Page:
Encryption’s unfortunate, unavoidable, and unfix-able gap - and how to fill it
When perimeters are breached, identities stolen and malware launched, encryption stands as information’s last line of defense. Without effective encryption policies, you will first be victimized and then held liable (punished) by every information stakeholder (customers, partners, investors, regulators, the courts, etc.).
“In 2018, You'd be forgiven for assuming that any sensitive app encrypts its connection from your phone to the cloud, … But if you assumed that basic privacy protection for the world's most popular dating app, you'd be mistaken.”
Whether or not Tinder faces any legal or regulatory jeopardy, the press coverage in Fortune Magazine, Wired, and even my local morning news shows cannot be doing their market share or brand any good.
For a longer treatment of another encryption catastrophe that resulted in $300M in fines and other expenses, see the sidebar “Punishing the Victim: Anthem data breach” inside The Six Degrees of Application Risk.
The hard truth is that when data is stored in the clear (unencrypted) that data cannot be secured– and every information stakeholder knows this to be true (including bad actors). That is why, even though it is too early to predict what civil, criminal or market penalties Tinder will face, the reporter’s incredulous disbelief is so pronounced.
Best practices dictate that sensitive data be encrypted whenever and wherever possible;
When data is at rest (in files and databases – and especially with portable media) and
When data is in motion (transmitted between applications, services, and networks – and especially over public networks - as with the Tinder example above).
There is, however, one unfortunate, unavoidable and unfix-able hole in the encryption story. When data-is-in-use (being processed by an application rather than sitting on a disk or flying across a wire), that data must be processed in the clear.
In fact, as encryption policies become increasingly effective, hackers are inexorably drawn to the next best thing, application hacking as the attack vector of choice.
THE UNFORTUNATE, UNAVOIDABLE, UNFIX-ABLE ENCRYPTION GAP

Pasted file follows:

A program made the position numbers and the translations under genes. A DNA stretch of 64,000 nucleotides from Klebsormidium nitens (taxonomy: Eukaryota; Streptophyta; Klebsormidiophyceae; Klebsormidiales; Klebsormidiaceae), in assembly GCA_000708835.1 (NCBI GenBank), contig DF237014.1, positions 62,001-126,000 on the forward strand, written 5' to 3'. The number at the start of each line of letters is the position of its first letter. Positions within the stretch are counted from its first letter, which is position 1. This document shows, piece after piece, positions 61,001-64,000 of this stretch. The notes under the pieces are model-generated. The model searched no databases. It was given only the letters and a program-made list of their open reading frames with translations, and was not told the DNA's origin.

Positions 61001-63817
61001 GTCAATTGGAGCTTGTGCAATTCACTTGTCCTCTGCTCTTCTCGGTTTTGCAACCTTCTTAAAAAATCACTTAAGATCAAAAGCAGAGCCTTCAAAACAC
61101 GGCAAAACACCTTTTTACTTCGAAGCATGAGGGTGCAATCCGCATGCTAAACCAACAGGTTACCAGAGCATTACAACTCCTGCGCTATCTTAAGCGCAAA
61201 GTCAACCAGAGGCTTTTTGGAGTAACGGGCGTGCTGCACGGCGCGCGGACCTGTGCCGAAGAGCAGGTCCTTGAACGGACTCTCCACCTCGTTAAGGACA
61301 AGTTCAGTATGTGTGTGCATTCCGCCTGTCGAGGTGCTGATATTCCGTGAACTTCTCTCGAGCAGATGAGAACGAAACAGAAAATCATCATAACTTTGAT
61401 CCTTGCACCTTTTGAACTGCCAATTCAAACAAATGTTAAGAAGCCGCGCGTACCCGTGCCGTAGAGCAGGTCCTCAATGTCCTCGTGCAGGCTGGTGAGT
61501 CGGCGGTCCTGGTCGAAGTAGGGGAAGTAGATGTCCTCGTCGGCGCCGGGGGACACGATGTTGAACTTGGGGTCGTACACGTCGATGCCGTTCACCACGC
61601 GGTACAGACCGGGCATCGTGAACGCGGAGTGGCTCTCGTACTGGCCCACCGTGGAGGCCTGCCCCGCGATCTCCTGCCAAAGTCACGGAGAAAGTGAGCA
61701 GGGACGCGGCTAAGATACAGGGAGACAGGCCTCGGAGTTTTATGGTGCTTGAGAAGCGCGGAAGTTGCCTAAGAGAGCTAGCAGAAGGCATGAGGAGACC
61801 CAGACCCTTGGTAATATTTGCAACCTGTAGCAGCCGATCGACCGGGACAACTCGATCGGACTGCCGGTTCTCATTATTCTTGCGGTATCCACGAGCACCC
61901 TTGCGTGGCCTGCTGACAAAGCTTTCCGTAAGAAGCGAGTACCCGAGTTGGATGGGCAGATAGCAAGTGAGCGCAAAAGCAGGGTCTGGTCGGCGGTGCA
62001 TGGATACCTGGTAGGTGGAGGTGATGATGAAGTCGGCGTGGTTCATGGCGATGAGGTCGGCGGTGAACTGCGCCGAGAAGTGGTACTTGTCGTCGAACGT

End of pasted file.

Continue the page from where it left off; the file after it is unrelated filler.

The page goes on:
Fortunately, even though data-in-use must be processed in the clear – that data is typically found only in app memory – and reading data in memory requires specialized utilities – and access to those tools can be limited. Debuggers are the hacker’s favorite because in addition to accessing unauthorized data, they have the added advantage of being able to modify a running application to circumvent identity verification, authorization, and other critical controls as well.
…and every stakeholder – especially hackers, regulators and the courts – know this to be true too.
Mitigating the encryption gap
Since data in use can’t be encrypted, the next best strategy is to restrict unauthorized use of debuggers, rooted mobile devices, emulators and other tools that hackers rely upon to access and modify application-resident data. Preventative, detective, and responsive controls combine to secure your applications and – by extension – the data that flows through them.
PREVENTION: Where possible, use OS and compile-time configuration settings to disable debugging and prevent remote code execution. Mobile devices, web app servers, build settings, etc. include these options to prevent precisely these kinds of exploits.
While effective as a first line of defense, these settings can be overridden, bypassed, and/or modified (assuming they are set properly in the first place). To effectively secure sensitive data-in-use, additional controls are required to detect and respond when hackers attach debuggers or tamper with an app.
DETECT & RESPOND at a minimum to the following three progressively material scenarios must be addressed: